However, the lack-of-policing argument struck a chord when I asked a friend of mine about Jaden’s death. Dr Tony Sewell runs a charity called Generating Genius, which has (very successfully) dragged poor black kids out of the ghetto and got them into Oxbridge and other Russell Group universities. He’s also a member of the Policy Exchange think tank and happens to be the son of Jamaican immigrants.
“Lack of policing is the answer,” he told me. “Not by the police, but by the parents, if the kids have any at all.” Sewell gets very agitated about this business, rightly. “Why are we making excuses regarding the absence of the fathers from these families?” he asks. At least 50% of black children have no dad living at home. “The problem is nobody wants to go there, for political reasons. The police don’t want to go there; nor do the social workers, the politicians or the black community itself, which then complains that it is being victimised. And so it is never, ever addressed.”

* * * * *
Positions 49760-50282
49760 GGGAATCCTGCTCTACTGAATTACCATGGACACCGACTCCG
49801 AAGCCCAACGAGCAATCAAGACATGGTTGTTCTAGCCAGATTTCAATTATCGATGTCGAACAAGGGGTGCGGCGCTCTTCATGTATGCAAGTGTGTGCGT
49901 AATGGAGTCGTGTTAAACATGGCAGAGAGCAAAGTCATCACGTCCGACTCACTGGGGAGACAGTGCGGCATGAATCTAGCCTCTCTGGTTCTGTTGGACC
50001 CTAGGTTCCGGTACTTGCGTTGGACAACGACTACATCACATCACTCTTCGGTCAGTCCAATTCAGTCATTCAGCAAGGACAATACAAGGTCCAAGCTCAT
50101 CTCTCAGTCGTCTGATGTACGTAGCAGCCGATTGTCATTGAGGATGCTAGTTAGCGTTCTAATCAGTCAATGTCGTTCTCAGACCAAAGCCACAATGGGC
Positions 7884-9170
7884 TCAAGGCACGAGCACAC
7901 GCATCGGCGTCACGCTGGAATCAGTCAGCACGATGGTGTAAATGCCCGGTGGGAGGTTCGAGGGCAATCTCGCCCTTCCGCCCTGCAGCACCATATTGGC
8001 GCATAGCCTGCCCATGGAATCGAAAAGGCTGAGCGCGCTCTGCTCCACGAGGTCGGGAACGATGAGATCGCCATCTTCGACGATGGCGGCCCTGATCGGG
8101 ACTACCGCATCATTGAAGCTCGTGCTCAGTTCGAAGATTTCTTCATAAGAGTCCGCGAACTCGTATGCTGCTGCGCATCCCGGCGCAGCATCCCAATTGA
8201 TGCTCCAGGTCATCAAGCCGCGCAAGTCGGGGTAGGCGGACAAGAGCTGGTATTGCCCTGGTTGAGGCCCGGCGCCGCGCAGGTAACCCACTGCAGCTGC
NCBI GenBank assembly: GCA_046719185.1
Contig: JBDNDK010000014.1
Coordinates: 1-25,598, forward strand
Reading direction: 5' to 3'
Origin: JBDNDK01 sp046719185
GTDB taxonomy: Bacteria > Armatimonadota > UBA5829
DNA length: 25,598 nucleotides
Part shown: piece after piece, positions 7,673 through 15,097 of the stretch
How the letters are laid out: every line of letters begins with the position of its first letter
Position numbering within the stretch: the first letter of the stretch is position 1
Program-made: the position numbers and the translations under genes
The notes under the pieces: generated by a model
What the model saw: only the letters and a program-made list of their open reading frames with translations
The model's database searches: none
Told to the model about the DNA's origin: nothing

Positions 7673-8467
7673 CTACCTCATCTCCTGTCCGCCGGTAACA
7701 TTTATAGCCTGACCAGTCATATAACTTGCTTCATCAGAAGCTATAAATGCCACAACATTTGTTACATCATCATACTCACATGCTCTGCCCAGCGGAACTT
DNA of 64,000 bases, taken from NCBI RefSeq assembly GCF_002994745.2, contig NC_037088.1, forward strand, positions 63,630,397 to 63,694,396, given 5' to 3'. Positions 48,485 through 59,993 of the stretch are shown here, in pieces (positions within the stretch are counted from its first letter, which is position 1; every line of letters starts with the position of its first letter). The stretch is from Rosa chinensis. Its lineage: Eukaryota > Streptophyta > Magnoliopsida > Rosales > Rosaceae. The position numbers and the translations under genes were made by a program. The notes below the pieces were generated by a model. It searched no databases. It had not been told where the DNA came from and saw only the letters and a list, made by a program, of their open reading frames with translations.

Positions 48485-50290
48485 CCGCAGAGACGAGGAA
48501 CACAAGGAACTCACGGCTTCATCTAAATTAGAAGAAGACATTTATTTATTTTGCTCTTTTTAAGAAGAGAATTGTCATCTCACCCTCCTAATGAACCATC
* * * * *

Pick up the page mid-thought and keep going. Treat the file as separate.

In a sense, then, the death of Jaden Moodie and all those others is a little like the Rotherham child sex abuse scandal: the root causes cannot be addressed because the various authorities are beholden to an ideology that precludes coming to a conclusion that could be construed as “racist”. Sewell also blames the myth of the brilliant African-Caribbean mum. Some black mothers do, indeed, work wonders despite the absence of a father; but not all can, and neither should they be required to. It is a culture that needs to change, for the sake of the children.
Then there’s the gangsta rap videos, posted on YouTube. “When there are interventions with problem black kids,” Sewell said, “it’s so often getting these youngsters to glorify gang culture by making rap videos. Isn’t this, you know, racist? The idea that all black kids have great rhythm and could be brilliant DJs? Is that all we have to offer?”